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Expert Rev Clin Pharmacol. 2018 Nov;11(11):1143-1150. doi: 10.1080/17512433.2018.1530108. Epub 2018 Oct 5.

Interventions for treating nausea and vomiting in pregnancy: a network meta-analysis and trial sequential analysis of randomized clinical trials.

Author information

1
a Department of Pharmacology and Therapeutics, College of Medicine and Medical Sciences , Arabian Gulf University , Manama , Bahrain.
2
b School of Oral Health, College of Medicine, Nursing and Health Sciences , Fiji National University , Suva , Fiji.

Abstract

INTRODUCTION:

Several drugs were explored for their utility in treating nausea and vomiting in pregnancy (NVP). The present study is a network meta-analysis of such drugs.

METHODS:

Electronic databases were searched for randomized clinical trials that have compared active interventions (with placebo or other active interventions) for treating NVP. Nausea scores were the primary outcome and changes in nausea scores, emetic episodes, adverse events, and vomiting control were the key secondary outcomes. Weighted mean difference was the effect estimate for continuous variable and odds ratio for the numerical variable. Random-effects model was used and the strength of the evidence was graded.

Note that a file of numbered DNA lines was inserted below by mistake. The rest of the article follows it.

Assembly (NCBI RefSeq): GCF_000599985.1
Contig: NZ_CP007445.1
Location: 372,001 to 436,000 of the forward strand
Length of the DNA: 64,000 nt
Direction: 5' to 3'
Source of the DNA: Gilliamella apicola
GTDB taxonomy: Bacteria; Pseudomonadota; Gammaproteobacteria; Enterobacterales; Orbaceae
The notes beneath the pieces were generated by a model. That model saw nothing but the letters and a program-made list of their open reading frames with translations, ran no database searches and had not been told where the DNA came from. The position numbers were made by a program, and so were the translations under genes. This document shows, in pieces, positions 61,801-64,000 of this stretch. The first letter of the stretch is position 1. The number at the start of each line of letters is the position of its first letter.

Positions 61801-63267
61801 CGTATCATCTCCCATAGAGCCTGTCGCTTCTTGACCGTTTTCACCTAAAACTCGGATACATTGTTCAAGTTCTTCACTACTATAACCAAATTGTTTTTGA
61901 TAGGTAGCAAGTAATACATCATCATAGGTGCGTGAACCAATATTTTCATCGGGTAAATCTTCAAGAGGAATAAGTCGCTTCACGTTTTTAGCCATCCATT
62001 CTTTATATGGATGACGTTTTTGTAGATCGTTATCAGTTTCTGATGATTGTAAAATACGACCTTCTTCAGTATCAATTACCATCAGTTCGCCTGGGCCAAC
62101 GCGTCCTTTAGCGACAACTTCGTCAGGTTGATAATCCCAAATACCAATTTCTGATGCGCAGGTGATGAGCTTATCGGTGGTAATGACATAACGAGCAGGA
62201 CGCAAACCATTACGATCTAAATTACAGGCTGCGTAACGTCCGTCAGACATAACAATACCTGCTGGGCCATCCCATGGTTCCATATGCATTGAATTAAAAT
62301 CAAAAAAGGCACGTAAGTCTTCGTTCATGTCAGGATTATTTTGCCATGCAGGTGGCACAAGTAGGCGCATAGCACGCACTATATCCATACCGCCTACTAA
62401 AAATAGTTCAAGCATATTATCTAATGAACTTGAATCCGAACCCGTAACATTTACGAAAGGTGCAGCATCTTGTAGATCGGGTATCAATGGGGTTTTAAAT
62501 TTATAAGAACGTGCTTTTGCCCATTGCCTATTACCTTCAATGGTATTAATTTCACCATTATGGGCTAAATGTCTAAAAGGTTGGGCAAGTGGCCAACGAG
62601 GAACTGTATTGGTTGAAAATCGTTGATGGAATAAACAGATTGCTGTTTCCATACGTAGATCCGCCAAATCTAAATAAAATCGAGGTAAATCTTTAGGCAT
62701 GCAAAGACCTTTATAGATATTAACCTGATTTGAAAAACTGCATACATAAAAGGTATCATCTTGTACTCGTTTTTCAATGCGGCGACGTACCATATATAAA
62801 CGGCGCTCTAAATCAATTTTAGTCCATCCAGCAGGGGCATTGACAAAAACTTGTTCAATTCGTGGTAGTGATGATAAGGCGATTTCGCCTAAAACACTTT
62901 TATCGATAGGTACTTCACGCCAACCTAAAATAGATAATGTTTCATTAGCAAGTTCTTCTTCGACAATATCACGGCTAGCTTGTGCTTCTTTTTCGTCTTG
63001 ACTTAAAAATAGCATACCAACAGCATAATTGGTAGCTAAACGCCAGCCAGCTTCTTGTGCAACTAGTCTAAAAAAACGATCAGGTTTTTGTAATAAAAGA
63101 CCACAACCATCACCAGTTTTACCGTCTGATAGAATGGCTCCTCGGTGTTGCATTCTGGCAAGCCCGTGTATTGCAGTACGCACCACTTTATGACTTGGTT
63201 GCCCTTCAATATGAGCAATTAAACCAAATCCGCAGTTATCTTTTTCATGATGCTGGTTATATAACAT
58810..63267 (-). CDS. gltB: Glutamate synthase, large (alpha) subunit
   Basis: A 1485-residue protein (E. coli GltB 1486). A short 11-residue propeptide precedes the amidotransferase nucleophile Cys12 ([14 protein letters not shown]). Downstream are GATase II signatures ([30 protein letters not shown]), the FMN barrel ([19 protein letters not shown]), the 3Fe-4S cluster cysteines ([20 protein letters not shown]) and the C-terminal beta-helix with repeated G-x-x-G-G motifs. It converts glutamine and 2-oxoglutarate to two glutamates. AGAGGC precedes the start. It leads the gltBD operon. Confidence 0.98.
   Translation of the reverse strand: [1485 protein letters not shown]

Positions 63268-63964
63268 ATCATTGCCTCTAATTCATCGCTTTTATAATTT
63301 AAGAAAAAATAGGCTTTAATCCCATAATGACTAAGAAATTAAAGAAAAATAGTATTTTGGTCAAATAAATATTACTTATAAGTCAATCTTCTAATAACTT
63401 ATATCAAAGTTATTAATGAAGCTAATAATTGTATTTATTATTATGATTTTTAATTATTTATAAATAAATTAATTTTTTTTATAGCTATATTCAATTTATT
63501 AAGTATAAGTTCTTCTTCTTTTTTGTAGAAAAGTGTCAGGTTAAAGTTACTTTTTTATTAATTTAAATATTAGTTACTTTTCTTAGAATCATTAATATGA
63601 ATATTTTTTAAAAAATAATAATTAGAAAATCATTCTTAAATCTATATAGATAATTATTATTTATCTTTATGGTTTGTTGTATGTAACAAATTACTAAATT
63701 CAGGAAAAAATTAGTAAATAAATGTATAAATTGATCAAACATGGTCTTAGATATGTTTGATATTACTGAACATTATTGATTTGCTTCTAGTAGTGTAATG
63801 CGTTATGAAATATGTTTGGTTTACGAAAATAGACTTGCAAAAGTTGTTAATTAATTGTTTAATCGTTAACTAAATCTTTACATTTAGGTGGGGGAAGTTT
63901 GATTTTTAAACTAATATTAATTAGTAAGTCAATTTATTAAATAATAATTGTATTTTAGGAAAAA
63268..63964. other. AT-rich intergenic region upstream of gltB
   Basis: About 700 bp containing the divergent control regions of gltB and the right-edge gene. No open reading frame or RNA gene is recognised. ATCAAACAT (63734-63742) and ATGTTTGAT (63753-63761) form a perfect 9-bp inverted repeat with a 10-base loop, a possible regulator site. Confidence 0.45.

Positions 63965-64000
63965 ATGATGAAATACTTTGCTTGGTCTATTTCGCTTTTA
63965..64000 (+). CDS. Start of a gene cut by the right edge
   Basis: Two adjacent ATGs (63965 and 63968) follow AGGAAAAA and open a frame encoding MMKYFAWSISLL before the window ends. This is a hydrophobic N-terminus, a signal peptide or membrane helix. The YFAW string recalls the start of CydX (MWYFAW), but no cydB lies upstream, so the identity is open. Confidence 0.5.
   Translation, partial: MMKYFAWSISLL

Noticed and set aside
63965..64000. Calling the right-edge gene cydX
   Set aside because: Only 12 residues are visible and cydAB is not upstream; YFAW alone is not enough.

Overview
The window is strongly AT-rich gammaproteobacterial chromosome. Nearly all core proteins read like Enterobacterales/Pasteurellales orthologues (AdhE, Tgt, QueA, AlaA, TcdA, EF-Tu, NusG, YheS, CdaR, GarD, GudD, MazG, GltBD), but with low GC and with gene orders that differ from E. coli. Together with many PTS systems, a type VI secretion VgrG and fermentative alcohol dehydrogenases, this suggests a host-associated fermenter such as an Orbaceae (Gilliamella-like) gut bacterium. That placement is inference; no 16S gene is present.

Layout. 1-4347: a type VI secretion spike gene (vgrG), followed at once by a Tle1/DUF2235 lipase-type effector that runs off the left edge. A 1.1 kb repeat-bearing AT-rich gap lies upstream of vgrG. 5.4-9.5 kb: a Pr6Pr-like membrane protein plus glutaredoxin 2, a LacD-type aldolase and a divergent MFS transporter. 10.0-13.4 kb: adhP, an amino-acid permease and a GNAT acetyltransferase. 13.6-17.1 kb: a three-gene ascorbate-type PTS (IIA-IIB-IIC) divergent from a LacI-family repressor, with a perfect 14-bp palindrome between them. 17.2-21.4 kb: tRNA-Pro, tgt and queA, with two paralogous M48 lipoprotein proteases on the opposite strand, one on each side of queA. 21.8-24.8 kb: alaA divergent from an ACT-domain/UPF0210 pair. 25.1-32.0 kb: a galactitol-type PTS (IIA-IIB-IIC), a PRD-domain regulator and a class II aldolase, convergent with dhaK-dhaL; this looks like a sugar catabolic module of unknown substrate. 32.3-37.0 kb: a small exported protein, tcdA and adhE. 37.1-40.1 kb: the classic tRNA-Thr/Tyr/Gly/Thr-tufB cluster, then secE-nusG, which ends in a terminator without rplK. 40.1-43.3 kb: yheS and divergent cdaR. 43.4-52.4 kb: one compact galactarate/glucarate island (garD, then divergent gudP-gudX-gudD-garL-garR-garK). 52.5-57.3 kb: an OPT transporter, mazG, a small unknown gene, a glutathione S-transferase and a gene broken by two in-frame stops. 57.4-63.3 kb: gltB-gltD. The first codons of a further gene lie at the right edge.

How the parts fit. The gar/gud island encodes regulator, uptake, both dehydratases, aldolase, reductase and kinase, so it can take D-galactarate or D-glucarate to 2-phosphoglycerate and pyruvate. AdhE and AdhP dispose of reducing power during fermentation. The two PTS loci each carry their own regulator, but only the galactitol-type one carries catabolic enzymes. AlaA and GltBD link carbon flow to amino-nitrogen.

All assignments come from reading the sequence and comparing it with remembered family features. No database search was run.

RESULTS:

Fifty studies were included in the systematic review and 42 in the meta-analysis. Acupuncture, chamomile, dimenhydrinate, doxylamine/vitamin B6, ginger, quince, metoclopramide, and vitamin B6 were associated with reduced nausea scores compared to placebo. Of these interventions, ginger and vitamin B6 were also associated with better vomiting control and less incidence of adverse events. Adequate evidence supporting the use exists only for ginger and the quality of evidence for this comparison is moderate. Strength of evidence for all other comparisons is very low.

CONCLUSION:

Present evidence is conclusive on the therapeutic benefits of ginger in treating NVP. Although favorable results were obtained for several other interventions, the strength of evidence is very low. The results of this network meta-analysis should be interpreted with extreme caution as it might change with the advent of data from future head-to-head clinical trials.

KEYWORDS:

Doxylamine; Ginger; Metoclopramide; Vitamin B6; morning sickness

PMID:
30261764
DOI:
10.1080/17512433.2018.1530108
[Indexed for MEDLINE]

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